Obtain a California Exemption
If you want to work in a community care license facility in California and have a criminal conviction, you will likely need to obtain a California exemption.
What is a California Department of Social Services Exemption?
If you have a criminal record and want to work in a community care license facility in California, you will likely need to obtain a California exemption from the California Department of Social Services (CDSS).
A California exemption is a CDSS authorized written document that “exempts” any individual who wants to work at a community care license facility, and who has a criminal offense for anything other than a minor traffic violation, from the requirement of having a criminal record clearance through the Caregiver Background Check Bureau (CBCB).
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What is a Community Care Licensed Facility?
The state of California’s Department of Social Services defines a Community Care Facility (CCF) as a facility licensed by the Community Care Licensing Division of the State Department of Social Services to provide 24-hour non-medical residential care to children and adults with developmental disabilities who are in need of personal services, supervision, and/or assistance essential for self-protection or sustaining the activities of daily living.
When an individual applies to work in a community care facility they are required to receive a criminal record clearance from the Caregiver Background Check Bureau (CBCB). However, if an individual is convicted of any crime other than minor traffic violations they will be disqualified unless the CDSS grants an exemption from the clearance requirement. All convictions other than minor traffic violations require an exemption, and this includes misdemeanors, felonies, and convictions that occurred a long time ago.
What Do I Do if I Received a California Exemption Letter?
The CBCB sends an exemption notification letter when an applicant’s background check shows criminal history other than minor traffic offenses. The letter states that a criminal record exemption is needed and the letter lists the documents needed to process a criminal record exemption.
Please note: you are required to obtain an exemption even if your record has been expunged (or dismissed under California Penal Code 1203.4). In these instances, the expunged or dismissed conviction is still considered a conviction for exemptions purposes.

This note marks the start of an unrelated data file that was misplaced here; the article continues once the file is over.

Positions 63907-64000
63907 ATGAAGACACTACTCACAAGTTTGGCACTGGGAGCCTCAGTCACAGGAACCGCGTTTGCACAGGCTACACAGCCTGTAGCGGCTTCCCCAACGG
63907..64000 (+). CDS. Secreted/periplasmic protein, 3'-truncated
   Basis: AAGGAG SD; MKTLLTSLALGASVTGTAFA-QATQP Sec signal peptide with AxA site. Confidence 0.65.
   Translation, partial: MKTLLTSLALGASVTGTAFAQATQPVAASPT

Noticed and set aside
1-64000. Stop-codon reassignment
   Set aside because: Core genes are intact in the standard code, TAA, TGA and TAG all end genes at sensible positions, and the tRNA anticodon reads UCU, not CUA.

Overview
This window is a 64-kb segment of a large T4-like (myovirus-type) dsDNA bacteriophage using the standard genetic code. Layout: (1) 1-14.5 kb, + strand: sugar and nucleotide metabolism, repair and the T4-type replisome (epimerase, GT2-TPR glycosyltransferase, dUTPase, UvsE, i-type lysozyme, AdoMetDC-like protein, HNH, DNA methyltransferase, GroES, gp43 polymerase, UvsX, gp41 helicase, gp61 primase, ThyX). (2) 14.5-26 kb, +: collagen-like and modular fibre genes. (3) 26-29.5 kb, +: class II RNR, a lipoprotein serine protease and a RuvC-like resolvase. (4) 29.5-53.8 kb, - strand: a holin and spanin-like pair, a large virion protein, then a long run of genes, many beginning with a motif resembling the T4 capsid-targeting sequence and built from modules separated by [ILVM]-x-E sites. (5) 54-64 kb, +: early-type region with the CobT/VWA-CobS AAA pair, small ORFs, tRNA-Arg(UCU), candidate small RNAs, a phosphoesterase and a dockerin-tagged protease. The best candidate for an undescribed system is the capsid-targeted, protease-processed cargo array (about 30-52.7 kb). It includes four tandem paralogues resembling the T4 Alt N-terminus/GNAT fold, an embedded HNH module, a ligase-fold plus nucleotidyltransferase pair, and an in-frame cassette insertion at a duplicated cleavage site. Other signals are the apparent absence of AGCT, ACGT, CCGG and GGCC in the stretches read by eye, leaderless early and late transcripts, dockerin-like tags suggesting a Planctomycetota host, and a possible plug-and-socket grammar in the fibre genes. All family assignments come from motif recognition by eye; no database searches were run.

Furthermore, The CDSS is prohibited by law from granting exemptions to individuals convicted of certain crimes (non-exemptible crimes). If an individual is convicted of a non-exemptible crime, that individual cannot work in any licensed facility or for a healthcare organization, and an individual’s application will be denied based on the conviction. The CDSS also has the authority and responsibility to investigate arrests to determine if the underlying conduct is substantiated and therefore presents a risk to the health and safety of clients who are in care.
Get the clearance you deserve.
Work with the elderly in a Community Care License facility after obtaining your CDSS exemption.
If you received an exemption notification letter you can do any of the following:
- Take no action. If you choose to not supply the documents to the CBCB within 45 days, CBCB will close the file. This means that you cannot work, provide services, volunteer or reside in the facility.
- If the community care facility decided not to hire you and you are the applicant, you can seek an exemption on your own behalf that will allow you to seek employment or provide services elsewhere. However, you cannot be present (work, volunteer, reside or provide services) until an exemption is approved by the CBCB.
- If you are the licensee (the community care facility, child care provider or health care organization) and you have received the letter regarding the conviction(s) of a potential employee, volunteer or adult resident, you must decide whether to request an exemption for that individual. If an exemption is desired, you must assist the individual by mailing exemption documents to the CBCB. If you do not wish to pursue the exemption and you decide not to hire or subsequently terminate the employee, the individual may request an exemption on his/her own behalf.
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